Though the implant has a high upfront cost, it can save you more money than other birth control methods in the long run. It’s worth weighing the pros and cons of each option to find the right contraception for you.

So why did I choose the implant?

I wanted to get off birth control pills because I was horrible at remembering to take them every day. I was deciding between the implant or the IUD since I didn’t like the idea of giving myself injections, nor did I want to stay on schedule with the ring or the patch. I just wanted a one-and-done solution, something that I wouldn’t have to think about again for a very long time.

Like many women, I’d heard about the IUD over the years—never about the implant. But after doing some research, I decided the implant was right for me. The first version of the implant, Implanon, was approved by the FDA in 2006, but was eventually phased out six years later by Nexplanon. The Nexplanon implant came with a new insertion device, designed to lower insertion failures. I felt assured that the newer, improved implant would be inserted correctly and somewhat painlessly, especially compared to the cramping and pain often experienced during and after the insertion of an IUD.

It also gave me peace of mind knowing that I would always be able to tell where exactly the implant is—I can poke at it and feel it inside my right arm. Plus, it kind of made me feel like a cyborg.

The last thing that helped convince me was that the implant is one of the few birth control methods whose failure rates in perfect use and typical use are the same. Perfect use refers to when the contraception is used correctly every time, like in a clinical setting. Typical use is everyday use, which probably isn’t perfect every time. Once the implant is in your arm, it works perfectly every day with a failure rate of 0.05%. The pill, on the other hand, has a perfect use failure rate of 0.3% and a typical use failure rate of 9%. That’s nine in 100 women who become pregnant on the pill each year. It seemed like a no brainer to me.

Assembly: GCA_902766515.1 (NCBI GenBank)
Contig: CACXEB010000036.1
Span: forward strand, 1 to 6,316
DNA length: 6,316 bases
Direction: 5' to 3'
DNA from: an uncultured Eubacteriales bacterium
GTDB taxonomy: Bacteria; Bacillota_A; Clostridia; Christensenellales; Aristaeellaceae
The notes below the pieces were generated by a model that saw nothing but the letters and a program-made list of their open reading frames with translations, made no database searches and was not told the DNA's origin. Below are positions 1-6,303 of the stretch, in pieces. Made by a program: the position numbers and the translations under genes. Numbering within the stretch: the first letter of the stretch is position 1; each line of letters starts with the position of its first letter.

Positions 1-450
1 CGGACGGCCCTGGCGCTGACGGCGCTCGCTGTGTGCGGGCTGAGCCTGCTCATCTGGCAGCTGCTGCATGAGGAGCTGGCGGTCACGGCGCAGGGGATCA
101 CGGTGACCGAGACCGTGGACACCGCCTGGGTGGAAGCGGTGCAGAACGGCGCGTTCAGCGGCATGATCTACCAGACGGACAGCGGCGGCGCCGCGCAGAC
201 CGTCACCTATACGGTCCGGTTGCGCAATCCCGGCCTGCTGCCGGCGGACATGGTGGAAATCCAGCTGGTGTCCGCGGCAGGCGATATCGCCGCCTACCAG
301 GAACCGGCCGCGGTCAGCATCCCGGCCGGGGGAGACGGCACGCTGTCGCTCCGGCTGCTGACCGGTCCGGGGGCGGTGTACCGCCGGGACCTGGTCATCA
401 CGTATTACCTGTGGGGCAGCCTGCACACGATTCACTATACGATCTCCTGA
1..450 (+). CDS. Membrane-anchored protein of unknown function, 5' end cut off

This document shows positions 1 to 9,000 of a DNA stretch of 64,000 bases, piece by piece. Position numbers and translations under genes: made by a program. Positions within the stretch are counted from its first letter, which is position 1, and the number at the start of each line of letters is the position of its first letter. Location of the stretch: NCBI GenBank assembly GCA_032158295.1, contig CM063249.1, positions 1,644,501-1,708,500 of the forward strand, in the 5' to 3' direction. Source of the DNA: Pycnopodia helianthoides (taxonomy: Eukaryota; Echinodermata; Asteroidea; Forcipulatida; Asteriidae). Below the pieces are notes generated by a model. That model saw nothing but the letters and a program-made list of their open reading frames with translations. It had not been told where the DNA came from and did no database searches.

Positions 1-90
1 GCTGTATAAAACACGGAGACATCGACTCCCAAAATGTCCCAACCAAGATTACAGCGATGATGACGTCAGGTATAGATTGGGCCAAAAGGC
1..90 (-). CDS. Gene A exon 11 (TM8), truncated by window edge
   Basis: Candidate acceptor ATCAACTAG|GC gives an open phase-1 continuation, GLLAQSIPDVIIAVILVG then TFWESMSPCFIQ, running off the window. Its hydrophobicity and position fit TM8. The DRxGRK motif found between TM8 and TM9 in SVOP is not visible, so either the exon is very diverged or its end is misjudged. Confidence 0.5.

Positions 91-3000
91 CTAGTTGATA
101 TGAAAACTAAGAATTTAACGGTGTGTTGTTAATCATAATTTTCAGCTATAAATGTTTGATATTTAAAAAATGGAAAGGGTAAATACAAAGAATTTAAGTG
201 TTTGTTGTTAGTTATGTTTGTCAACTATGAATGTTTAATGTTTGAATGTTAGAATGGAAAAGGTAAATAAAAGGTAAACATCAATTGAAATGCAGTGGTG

Was the implant worth it for me?

My experience with the implant hasn’t been all rainbows and unicorns. The first two years were great—other than a gigantic bruise on my arm for the first month or so, I didn’t really have any unwanted side effects. In fact, my periods quickly disappeared and I didn’t bleed for two whole years. But then I started noticing I was spotting more and more, which eventually turned into heavy periods that lasted two to three weeks at a time.

I talked to my doctor and she said this was not surprising given women with the implant are prone to irregular bleeding. The return of periods after not having them for the first couple of years is also common as hormone levels in the implant start getting lower. The implant still works to prevent pregnancy, but the shift in hormones can be enough to kick-start bleeding again. Some women opt to get additional birth control pills to help regulate their periods, some replace their implants early and some just let the implant run its course.

I was happy enough with the implant that I didn’t hesitate to have it replaced when the time came. My periods didn’t go away as I expected them to, though. They stayed irregular but are not nearly as frequent as before. I personally feel this is a small price to pay for not having to worry about getting pregnant, and I definitely plan on keeping the implant for the foreseeable future.